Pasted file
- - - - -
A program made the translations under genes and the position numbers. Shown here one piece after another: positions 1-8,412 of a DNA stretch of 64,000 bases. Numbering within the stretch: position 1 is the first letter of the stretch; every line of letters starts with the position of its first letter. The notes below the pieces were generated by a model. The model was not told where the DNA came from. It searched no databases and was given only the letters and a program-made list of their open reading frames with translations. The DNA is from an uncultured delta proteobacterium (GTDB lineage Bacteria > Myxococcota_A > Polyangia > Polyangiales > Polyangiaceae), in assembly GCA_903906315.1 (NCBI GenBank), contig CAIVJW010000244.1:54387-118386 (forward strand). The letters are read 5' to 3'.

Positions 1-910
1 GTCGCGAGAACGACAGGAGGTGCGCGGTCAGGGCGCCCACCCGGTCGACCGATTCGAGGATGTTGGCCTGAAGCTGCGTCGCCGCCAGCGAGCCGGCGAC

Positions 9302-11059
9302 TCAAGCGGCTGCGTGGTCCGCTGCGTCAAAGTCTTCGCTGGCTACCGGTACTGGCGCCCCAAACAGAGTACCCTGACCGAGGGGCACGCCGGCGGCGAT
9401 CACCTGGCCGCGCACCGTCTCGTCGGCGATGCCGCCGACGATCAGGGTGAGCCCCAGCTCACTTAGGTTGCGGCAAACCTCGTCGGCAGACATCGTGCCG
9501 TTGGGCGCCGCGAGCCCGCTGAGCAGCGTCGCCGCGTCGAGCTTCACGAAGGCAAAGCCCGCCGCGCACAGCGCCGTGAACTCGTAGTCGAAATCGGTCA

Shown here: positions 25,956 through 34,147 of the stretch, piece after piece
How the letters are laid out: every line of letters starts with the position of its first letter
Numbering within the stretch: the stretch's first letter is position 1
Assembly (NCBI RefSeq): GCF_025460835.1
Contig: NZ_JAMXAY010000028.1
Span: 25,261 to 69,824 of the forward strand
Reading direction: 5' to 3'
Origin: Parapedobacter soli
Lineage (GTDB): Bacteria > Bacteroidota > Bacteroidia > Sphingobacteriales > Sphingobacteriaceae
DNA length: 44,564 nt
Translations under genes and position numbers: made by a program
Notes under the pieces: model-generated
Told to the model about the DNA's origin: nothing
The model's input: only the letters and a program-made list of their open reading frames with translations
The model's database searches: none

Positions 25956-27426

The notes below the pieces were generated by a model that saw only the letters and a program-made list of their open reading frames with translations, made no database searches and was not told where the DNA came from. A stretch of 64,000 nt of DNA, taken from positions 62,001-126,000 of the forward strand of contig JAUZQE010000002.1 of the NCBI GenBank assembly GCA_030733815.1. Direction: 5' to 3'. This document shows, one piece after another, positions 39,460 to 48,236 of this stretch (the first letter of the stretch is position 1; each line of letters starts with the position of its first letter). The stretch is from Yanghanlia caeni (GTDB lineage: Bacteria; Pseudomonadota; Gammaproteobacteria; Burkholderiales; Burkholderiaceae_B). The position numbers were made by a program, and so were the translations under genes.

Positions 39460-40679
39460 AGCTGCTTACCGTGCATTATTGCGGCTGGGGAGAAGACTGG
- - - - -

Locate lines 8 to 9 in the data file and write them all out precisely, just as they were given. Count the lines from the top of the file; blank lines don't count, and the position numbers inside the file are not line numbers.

Shown here: positions 25,956 through 34,147 of the stretch, piece after piece
How the letters are laid out: every line of letters starts with the position of its first letter